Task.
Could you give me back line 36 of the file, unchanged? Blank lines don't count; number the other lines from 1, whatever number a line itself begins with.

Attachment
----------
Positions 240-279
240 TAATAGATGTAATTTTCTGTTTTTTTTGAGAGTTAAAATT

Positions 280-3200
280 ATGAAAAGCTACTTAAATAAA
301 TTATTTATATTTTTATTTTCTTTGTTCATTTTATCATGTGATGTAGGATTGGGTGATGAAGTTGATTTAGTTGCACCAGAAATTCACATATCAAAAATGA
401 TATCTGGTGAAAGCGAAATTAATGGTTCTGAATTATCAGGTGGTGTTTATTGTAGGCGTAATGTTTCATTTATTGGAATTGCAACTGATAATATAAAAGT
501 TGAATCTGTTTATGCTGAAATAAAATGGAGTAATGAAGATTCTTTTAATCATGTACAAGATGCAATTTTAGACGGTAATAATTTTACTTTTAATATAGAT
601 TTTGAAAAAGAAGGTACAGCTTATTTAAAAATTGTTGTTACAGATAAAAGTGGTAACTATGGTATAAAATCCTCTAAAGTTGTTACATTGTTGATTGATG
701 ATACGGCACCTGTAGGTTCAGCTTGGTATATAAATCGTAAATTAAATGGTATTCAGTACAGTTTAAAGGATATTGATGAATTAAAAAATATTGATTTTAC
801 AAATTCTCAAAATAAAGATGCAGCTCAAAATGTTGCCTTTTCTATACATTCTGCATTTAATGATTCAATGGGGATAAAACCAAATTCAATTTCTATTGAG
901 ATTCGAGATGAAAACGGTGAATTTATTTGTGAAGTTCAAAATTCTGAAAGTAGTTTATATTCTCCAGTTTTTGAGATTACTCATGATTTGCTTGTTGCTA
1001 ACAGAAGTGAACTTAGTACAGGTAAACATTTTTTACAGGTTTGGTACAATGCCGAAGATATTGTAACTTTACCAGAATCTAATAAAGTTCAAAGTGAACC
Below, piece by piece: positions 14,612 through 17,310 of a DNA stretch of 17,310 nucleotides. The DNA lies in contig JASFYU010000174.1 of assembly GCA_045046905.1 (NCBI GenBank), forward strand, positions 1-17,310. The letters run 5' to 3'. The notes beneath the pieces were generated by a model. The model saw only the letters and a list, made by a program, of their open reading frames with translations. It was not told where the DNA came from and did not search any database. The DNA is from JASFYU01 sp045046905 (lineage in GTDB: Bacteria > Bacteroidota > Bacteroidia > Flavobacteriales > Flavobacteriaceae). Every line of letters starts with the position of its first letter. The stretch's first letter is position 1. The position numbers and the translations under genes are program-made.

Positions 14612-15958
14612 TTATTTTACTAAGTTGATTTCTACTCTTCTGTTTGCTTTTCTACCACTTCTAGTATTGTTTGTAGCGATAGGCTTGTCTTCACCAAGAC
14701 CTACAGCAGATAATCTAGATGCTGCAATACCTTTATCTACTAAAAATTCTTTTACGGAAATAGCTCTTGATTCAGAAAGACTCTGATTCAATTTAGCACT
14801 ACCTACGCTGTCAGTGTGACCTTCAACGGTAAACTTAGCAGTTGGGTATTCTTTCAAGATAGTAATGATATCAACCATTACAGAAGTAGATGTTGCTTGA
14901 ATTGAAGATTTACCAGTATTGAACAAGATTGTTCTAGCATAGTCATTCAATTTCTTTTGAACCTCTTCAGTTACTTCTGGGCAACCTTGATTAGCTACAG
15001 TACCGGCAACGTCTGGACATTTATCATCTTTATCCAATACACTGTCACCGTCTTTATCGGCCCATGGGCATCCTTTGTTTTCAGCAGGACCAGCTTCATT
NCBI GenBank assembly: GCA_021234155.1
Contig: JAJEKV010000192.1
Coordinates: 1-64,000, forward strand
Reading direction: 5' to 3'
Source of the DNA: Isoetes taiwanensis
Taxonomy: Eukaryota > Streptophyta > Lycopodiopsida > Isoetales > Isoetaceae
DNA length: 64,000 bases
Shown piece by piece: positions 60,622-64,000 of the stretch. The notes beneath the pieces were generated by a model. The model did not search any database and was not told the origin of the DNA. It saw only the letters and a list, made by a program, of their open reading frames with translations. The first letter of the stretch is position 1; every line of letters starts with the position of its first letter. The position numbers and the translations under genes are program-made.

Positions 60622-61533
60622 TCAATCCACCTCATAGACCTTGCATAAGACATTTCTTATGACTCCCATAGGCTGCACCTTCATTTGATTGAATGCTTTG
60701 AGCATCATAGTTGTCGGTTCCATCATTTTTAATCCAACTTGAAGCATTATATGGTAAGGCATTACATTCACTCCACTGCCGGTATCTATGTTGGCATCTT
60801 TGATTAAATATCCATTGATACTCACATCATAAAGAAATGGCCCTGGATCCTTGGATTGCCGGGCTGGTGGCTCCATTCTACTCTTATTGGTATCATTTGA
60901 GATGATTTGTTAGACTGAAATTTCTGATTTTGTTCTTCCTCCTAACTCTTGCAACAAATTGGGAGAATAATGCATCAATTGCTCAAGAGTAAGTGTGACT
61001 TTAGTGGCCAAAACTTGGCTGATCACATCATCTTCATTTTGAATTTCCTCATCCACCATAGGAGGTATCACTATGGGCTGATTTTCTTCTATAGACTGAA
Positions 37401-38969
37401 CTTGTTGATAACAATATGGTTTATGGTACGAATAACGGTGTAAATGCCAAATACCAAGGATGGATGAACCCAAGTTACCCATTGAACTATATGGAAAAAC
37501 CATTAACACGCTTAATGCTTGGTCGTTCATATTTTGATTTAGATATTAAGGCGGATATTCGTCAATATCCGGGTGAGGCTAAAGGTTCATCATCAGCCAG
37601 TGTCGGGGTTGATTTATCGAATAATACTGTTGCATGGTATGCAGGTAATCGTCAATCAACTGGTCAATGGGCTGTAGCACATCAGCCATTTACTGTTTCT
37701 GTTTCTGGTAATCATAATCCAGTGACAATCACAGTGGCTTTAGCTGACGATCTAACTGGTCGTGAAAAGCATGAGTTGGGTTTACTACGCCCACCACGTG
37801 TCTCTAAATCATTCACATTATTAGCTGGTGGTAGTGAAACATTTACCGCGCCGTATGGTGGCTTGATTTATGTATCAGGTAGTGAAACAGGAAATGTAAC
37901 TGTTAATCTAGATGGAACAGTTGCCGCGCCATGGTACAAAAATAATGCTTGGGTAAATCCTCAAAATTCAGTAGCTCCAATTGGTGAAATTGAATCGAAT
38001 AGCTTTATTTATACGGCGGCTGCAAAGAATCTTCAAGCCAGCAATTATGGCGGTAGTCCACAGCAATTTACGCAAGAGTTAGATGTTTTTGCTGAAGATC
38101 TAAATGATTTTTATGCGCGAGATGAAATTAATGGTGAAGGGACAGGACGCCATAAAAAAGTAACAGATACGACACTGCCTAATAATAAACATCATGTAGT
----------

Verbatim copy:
37501 CATTAACACGCTTAATGCTTGGTCGTTCATATTTTGATTTAGATATTAAGGCGGATATTCGTCAATATCCGGGTGAGGCTAAAGGTTCATCATCAGCCAG